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Ancient excavations lead to the discovery of the largest marine reptiles known

Ancient excavations lead to the discovery of the largest marine reptiles known

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The massive jawbone found by a father-daughter fossil collecting duo on a beach in Somerset along the English coast belongs to a newly discovered species, likely the largest known marine reptile to swim Earth's oceans.

Scientists consider the blue whale to be… Grows up to 110 feet (33.5 metres), to be the largest animal ever known on the planet. But this 202-million-year-old reptile, known as the ichthyosaur or “fish lizard,” likely rivaled it in size.

The ichthyosaur's jawbone, or rectangle, was a long, curved bone at the top of the lower jaw just behind the teeth, measuring more than 6.5 feet (2 m) long. Researchers believe the creature, called Ichthyotitan severnensis, or “giant Severn fish lizard” in Latin, was more than 82 feet (25 metres) long, or the length of two city buses.

Justin and Robbie Reynolds, who live in Braunton, England, recovered the first pieces of a jawbone in May 2020 while searching for fossils on the beach at Blue Anchor, Somerset. Ruby, who was 11 at the time, spotted the first piece of bone, and then she and her father found additional pieces together.

The remarkable discovery could shed more light on the role of the prehistoric giant in evolutionary history and the ocean ecosystem in which it was home, according to Marcelo Perillo, a graduate student in evolutionary paleobiology at the University of Bonn in Germany. He is one of the authors of a new report describing the discovery that appeared on Wednesday Magazine PLOS ONE.

Dean Lomax

Dr. Dean Lomax, Robbie Reynolds, Justin Reynolds and Paul de La Salle (from left) are shown with the fossils discovered in 2020.

Encouraged by the idea that the fossil find could be important, the Reynolds family contacted Dr Dean Lomax, a paleontologist at the University of Manchester and an 1851 Research Fellow at the University of Bristol in the UK. Lomax, an expert on ichthyosaurs, has named several species new to science in recent years.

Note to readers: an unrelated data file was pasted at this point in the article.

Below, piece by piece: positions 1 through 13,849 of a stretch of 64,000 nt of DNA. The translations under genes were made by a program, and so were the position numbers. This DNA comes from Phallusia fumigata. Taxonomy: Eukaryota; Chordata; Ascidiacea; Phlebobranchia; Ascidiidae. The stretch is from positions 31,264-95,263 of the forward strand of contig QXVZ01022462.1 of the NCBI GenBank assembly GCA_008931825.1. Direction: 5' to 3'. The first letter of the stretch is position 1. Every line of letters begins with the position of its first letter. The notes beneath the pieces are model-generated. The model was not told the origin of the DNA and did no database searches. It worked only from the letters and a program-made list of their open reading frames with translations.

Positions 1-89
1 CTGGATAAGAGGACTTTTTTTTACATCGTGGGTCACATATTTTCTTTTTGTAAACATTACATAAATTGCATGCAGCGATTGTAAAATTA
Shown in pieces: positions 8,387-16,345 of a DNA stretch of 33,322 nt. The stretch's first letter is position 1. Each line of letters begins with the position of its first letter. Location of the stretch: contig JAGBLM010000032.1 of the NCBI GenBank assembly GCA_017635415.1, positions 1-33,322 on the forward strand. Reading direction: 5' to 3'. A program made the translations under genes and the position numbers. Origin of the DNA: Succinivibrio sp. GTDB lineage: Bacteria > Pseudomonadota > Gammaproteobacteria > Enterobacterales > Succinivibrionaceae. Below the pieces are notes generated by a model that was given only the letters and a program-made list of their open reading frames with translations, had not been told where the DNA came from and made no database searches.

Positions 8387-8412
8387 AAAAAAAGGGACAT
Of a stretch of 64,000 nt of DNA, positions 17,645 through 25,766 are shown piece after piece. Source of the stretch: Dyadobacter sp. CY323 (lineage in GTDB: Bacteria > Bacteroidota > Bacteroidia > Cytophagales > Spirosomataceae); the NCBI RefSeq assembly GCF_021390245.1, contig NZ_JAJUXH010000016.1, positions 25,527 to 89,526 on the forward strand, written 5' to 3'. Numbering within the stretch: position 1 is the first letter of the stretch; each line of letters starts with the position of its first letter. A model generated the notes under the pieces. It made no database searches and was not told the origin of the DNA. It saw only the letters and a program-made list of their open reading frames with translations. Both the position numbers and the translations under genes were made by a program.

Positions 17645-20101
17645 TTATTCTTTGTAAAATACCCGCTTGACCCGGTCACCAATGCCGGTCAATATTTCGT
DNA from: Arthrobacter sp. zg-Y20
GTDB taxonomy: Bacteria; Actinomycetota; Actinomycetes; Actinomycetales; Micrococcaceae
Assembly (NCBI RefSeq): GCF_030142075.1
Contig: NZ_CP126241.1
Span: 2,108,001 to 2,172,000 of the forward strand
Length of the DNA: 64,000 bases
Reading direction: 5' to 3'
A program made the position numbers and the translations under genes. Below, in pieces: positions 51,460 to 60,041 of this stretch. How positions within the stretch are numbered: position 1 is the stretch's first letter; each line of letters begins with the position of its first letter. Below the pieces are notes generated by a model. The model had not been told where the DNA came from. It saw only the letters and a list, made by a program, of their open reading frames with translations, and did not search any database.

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Intrigued by the fossil, Lomax contacted fossil collector Paul de La Salle, who found a giant ichthyosaur jawbone that looked remarkably similar in May 2016. De La Salle discovered the first jawbone about 6.2 miles (10 km) from Devon along the coast at Lilystock .

Lomax, who served as lead author on the new report, and co-author De La Salle, studied the earlier finding together and He co-authored an April 2018 paper on the discoveryOn suspicion that it might belong to a previously unknown species of ichthyosaur. But the researchers needed additional evidence, and the nearly identical second jawbone represented a chance to confirm the possibility of a new species.

“The belief that my discovery in 2016 will spark so much interest in these huge creatures fills me with joy,” De La Salle said. “When I found the first jawbone, I knew it was something special. To have a second one that confirms our findings is incredible. I'm so happy.”

The Reynolds, Lomax, De La Salle and others returned together to the Blue Anchor to search for additional parts. The team recovered other pieces that fit together perfectly, like completing a puzzle.

“When Robbie and I found the first two pieces, we were so excited because we realized this was something important and extraordinary,” Justin Reynolds said in a statement. “When I found the back of the jaw, I was thrilled because this is one of the distinctive parts of Paul's early discovery.”

Researchers reassembled the jawbone by October 2022.

“I was astonished by this discovery,” Lomax said in a statement. “In 2018, my team (including Paul de La Salle) studied and described Paul's giant jawbone, and we hoped that one day another would come to light. This new specimen is more complete, better preserved, and shows that we now have two “From these giant bones – called rectangular – which have a unique shape and structure I became very excited, to say the least.”